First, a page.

|Publication number||US20050110612 A1|
|Application number||US 10/721,054|
|Publication date||May 26, 2005|
|Filing date||Nov 24, 2003|
|Priority date||Nov 24, 2003|
|Also published as||WO2005055122A1|
|Publication number||10721054, 721054, US 2005/0110612 A1, US 2005/110612 A1, US 20050110612 A1, US 20050110612A1, US 2005110612 A1, US 2005110612A1, US-A1-20050110612, US-A1-2005110612, US2005/0110612A1, US2005/110612A1, US20050110612 A1, US20050110612A1, US2005110612 A1, US2005110612A1|
|Original Assignee||Battelle Memorial Institute|
|Export Citation||BiBTeX, EndNote, RefMan|
|Patent Citations (11), Referenced by (12), Classifications (4), Legal Events (2)|
|External Links: USPTO, USPTO Assignment, Espacenet|
1. Field of the Invention
The present invention pertains to the adaptation and configuration of existing sources, such as modems, portable communication devices, cell phones, personal digital assistants, and the like, to communicate with electromagnetic transponders, particularly radio frequency identification devices.
2. Description of the Related Art
Electronic communication devices utilized in transmitting and receiving data and information in analog and digital form include cell phones, either analog, digital PCS, VOIP, or other protocol; modems, including 802.11 or other standard modems; short-range communication devices, such as those utilizing Bluetooth or other standard short-range communication protocol; personal digital assistants; and the like. While these devices have been configured for wireless communication, such communication is limited to certain applications and to specific frequencies.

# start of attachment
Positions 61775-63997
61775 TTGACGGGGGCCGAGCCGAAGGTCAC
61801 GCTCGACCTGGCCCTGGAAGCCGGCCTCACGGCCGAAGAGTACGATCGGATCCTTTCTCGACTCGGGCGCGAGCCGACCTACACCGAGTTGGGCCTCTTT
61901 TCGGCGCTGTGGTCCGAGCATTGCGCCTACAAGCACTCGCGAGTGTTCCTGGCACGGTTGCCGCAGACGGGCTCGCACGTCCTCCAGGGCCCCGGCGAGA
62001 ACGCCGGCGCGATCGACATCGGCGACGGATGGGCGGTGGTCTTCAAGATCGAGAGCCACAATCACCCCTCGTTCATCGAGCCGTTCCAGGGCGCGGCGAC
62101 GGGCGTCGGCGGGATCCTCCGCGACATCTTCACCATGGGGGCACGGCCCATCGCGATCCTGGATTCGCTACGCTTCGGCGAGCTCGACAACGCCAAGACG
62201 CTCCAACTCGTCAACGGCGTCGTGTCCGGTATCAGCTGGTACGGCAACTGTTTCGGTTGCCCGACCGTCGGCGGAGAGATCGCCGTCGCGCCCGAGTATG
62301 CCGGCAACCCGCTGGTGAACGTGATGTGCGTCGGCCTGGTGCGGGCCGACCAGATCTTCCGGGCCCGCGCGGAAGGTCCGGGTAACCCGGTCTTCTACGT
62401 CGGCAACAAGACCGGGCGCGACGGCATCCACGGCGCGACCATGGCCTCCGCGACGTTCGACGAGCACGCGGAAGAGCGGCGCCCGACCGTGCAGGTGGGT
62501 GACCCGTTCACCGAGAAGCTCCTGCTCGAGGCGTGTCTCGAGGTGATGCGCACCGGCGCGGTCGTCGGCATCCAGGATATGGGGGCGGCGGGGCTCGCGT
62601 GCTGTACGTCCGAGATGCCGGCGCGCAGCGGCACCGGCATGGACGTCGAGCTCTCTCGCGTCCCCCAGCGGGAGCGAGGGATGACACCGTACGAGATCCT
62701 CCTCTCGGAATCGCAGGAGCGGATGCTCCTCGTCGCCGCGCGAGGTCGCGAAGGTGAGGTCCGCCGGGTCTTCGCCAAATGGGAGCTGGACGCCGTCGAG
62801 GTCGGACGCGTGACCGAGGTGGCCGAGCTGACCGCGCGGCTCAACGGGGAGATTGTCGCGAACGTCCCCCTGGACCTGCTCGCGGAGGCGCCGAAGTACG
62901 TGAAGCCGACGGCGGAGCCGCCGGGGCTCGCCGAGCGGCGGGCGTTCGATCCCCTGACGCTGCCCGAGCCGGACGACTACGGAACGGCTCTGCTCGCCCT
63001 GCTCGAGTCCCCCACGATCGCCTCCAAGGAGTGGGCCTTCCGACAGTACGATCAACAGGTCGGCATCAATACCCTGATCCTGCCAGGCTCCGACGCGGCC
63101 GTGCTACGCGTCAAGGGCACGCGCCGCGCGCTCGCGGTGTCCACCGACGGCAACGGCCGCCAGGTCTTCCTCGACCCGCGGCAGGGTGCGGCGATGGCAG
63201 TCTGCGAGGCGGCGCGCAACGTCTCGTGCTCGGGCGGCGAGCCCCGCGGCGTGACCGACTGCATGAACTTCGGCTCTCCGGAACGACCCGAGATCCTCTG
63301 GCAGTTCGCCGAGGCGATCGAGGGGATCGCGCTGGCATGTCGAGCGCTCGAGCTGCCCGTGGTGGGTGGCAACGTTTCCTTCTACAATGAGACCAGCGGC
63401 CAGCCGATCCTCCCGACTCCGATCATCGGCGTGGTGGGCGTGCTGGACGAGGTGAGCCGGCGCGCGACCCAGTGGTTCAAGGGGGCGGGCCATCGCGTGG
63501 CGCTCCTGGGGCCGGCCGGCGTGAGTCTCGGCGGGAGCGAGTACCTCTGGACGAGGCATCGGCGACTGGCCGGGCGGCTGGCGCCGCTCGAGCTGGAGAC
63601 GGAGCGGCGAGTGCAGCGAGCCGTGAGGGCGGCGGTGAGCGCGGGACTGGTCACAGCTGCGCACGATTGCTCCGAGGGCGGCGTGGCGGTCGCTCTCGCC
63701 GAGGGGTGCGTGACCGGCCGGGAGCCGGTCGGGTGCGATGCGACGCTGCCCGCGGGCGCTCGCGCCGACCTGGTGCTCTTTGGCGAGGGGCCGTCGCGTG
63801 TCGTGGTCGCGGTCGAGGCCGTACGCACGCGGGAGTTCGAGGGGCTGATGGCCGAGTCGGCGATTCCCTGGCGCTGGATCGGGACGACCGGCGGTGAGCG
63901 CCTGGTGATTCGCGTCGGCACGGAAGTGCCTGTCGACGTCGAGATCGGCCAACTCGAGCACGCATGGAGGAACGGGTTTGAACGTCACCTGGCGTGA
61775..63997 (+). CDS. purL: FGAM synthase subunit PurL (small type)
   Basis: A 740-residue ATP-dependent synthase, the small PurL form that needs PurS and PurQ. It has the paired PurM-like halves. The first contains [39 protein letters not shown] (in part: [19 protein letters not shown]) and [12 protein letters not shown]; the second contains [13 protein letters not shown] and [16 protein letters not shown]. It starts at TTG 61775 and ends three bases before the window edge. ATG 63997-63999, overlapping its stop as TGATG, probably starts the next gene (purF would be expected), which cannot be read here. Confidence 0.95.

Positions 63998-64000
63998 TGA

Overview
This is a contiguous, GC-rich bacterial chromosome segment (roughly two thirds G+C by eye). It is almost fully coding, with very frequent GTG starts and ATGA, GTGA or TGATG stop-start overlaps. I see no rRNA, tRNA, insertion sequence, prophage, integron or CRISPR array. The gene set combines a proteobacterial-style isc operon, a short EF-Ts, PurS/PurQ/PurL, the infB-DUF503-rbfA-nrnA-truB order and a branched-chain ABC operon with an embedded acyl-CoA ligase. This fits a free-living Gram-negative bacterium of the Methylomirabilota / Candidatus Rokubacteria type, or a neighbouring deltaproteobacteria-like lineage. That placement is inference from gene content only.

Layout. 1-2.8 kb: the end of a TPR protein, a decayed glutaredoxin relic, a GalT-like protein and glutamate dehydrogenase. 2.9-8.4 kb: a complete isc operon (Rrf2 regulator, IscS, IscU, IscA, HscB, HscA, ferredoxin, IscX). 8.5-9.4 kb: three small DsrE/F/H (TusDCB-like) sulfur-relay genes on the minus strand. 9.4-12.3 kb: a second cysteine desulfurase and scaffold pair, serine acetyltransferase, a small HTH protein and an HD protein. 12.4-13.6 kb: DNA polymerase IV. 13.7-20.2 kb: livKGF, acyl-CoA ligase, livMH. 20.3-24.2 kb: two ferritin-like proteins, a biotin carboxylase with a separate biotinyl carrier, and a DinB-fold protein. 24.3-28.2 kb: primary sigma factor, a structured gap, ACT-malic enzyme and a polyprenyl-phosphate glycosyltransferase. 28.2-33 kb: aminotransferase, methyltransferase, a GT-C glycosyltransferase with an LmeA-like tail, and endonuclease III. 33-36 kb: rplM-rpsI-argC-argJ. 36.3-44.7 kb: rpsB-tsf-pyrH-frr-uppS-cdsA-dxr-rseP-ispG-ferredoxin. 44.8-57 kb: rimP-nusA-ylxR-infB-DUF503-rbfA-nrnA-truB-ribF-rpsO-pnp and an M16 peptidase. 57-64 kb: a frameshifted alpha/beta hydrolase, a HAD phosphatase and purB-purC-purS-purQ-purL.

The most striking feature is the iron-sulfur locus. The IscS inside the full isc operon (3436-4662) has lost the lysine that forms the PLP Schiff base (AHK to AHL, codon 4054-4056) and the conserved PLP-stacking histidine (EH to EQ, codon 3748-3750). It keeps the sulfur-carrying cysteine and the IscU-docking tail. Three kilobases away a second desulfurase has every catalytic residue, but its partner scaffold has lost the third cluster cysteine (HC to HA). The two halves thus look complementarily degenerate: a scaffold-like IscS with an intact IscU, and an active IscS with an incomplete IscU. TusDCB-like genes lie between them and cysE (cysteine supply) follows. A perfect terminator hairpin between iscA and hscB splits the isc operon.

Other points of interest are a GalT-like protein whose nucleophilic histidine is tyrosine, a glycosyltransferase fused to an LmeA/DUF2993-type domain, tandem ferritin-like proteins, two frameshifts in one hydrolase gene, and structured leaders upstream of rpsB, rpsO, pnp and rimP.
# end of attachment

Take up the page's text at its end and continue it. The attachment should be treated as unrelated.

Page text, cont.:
In U.S. Pat. No. 6,507,279, a Complete Integrated Self-Checkout System and Method is disclosed wherein it is suggested that a personal digital assistant (PDA) device be configured to scan bar codes. In addition, the PDA is utilized for receiving information from a radio frequency identification interrogator. The PDA is not capable of communicating with or interrogating a radio frequency transponder device.
An Object Detection System is disclosed in U.S. Pat. No. 6,624,752, which utilizes a cell phone to receive active transmissions from a remote radio frequency identification transmitter. Here, a transmitter-based system sends signals from a luggage identification device that is received at the cell phone locating the luggage. However, the cell phone has no capability for interrogating the remote transmitter or for providing power to the remote transmitter.